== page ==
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Not even a steady late-fall drizzle could dampen the Christmas spirits of either audience or performers at Saint Paul’s Episcopal Church. There the Concert Singers of Cary staged “A Ceremony of Carols,” the latest edition of their annual Christmas celebration. Adding emphasis to the program title, the magnum opus of the evening was Britten’s great work, A Ceremony of Carols, for treble voices. Artistic Director Lawrence Speakman led all the ensembles except the opening number.
Beginning the evening were the Symphonic Choir Men with Franz Biebel’s “Ave Maria.” This powerful piece, performed without director or accompaniment, featured Speakman and tenors David Ward and David Lindquist in solo roles. These thirty voices showed excellent discipline and richness of tone. This group, and indeed all the other ensembles, should receive praise for their clear diction. Texts were generally understandable to a fine degree. (And as a nice little bonus, hallelujah was never pronounced hal-lay-lujah.)
Next came the namesake piece as the Symphonic Choir Women presented Benjamin Britten’s masterwork, with soprano Jan Guthrie and mezzo Megan Boyd as admirable soloists when called upon. Ably furnishing the distinctive harp accompaniment that gives this work so much of its appeal was guest artist Winifred Garrett. The thrilling “Procession” established the spirit as the singers marched in. The rich mezzo solo from “That yonge child” and the soaring soprano featured in “Balulalow” helped to highlight the dozen subsections of the work. The closing “Recession” was beautifully performed without actually recessing, thereby enhancing the logistics of movement, but at some cost to the overall effectiveness of the number.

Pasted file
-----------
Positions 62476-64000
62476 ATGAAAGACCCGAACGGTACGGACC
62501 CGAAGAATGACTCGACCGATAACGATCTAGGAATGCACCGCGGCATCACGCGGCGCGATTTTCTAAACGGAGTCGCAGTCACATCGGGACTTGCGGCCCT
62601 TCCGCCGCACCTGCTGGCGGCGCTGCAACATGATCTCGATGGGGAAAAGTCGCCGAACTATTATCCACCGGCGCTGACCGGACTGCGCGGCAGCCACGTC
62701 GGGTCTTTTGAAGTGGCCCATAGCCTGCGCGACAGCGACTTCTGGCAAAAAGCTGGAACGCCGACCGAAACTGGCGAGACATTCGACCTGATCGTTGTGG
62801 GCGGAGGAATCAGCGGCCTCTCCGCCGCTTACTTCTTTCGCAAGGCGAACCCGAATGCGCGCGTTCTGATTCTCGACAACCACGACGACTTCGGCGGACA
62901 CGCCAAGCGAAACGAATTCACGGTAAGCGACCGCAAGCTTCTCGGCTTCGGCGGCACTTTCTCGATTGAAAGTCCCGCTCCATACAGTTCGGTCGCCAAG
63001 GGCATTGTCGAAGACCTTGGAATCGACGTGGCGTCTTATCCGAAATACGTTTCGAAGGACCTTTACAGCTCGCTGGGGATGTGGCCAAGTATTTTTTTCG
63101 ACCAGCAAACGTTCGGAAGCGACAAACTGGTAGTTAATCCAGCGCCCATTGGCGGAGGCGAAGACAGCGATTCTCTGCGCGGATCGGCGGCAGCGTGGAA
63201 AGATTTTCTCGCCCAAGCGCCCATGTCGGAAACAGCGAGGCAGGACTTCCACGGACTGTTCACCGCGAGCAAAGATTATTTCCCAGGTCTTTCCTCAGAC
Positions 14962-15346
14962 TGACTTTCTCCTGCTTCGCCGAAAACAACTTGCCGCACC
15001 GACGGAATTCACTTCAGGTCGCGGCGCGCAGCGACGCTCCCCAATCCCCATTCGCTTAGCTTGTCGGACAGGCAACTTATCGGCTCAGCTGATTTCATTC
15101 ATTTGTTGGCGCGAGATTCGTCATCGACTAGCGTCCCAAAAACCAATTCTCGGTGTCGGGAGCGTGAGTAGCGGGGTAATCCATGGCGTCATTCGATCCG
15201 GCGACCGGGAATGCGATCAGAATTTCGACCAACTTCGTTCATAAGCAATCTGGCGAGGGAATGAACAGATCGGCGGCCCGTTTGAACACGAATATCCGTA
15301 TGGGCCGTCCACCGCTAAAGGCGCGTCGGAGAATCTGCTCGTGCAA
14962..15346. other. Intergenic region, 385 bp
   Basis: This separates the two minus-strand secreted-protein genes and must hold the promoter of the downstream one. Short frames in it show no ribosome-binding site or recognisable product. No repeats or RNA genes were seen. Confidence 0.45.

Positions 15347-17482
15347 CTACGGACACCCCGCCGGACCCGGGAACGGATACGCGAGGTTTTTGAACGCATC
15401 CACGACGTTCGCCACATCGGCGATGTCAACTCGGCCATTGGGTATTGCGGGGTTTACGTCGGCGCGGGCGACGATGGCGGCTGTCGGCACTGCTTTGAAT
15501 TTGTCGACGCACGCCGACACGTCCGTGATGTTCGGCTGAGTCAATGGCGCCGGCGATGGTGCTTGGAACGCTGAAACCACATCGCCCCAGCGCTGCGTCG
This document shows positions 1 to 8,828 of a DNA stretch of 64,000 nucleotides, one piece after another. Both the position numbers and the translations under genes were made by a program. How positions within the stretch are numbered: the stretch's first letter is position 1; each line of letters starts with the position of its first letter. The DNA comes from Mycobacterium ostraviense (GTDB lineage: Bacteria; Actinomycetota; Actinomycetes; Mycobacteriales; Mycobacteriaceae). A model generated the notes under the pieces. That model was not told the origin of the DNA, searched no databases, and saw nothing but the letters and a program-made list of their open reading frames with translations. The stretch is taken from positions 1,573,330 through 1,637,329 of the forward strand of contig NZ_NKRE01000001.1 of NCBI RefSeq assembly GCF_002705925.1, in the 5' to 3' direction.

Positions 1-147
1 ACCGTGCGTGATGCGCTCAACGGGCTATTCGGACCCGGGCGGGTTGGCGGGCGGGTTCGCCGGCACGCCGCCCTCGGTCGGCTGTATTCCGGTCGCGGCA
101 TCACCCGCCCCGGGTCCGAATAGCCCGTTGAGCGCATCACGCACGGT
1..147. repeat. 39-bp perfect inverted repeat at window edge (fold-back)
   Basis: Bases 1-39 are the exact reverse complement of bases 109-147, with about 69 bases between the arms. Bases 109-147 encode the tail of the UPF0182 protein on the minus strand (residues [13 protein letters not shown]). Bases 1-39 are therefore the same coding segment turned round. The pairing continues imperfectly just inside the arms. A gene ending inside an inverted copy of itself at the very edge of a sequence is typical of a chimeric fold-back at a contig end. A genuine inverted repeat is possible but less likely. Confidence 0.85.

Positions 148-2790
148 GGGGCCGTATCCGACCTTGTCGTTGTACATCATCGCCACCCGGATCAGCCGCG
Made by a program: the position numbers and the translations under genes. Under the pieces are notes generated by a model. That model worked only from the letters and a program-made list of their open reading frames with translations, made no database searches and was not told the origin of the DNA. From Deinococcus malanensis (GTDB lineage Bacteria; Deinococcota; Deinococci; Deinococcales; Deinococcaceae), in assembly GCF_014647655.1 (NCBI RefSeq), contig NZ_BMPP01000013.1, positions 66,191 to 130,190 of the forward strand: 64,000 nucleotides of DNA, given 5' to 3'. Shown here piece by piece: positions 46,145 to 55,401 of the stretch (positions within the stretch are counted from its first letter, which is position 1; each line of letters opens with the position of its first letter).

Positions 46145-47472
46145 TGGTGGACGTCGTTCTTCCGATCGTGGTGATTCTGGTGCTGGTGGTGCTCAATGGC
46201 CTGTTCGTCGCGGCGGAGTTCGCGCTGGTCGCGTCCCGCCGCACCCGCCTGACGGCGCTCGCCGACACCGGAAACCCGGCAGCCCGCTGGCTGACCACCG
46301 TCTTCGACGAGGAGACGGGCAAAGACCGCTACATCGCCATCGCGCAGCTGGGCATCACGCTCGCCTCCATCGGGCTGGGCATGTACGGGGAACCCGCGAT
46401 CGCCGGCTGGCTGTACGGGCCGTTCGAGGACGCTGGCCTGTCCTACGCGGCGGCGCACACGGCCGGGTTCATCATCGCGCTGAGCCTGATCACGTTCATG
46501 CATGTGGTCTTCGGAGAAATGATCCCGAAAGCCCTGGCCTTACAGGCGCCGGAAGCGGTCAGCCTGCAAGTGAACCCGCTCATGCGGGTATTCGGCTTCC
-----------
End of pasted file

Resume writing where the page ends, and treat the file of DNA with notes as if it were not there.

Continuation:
The Chamber Choir consisting of some thirty voices offered several magical selections by contemporary composers. “O Magnum Mysterium” by American composer William Hawley sounded of ancient chants, but with rich coloration. Accompanist Garrett returned with her harp to brighten the “Jesu Carols” of Stephen Paulus, comprising four short Christmas pieces. Soprano Kathryn McCoy appeared (briefly and demandingly) in “Lux Aurumque” by Eric Whitacre, and soprano Roberta Thomason’s work was effective in René Clausen’s “Sweet Was the Song.”
The Symphonic Choir Men, with soprano Justine Limpic, closed the evening with several arrangements by Thomas Beveridge. In the jaunty “Il est né le divin enfant,” the soprano voice acted somewhat as a solo instrument with the men’s voices doing the “orchestra,” a pleasing combination indeed. Limpic’s dialog with the men furnished new life to the spiritual, “Mary Had a Baby.” Regular accompanist Allen Bailey on the organ and the aforementioned Jan Guthrie on the piano supported all of these selections.
As encore to a full evening, Speakman invited the audience members to join his combined huge forces for a rendition of Handel’s obligatory “Hallelujah Chorus.”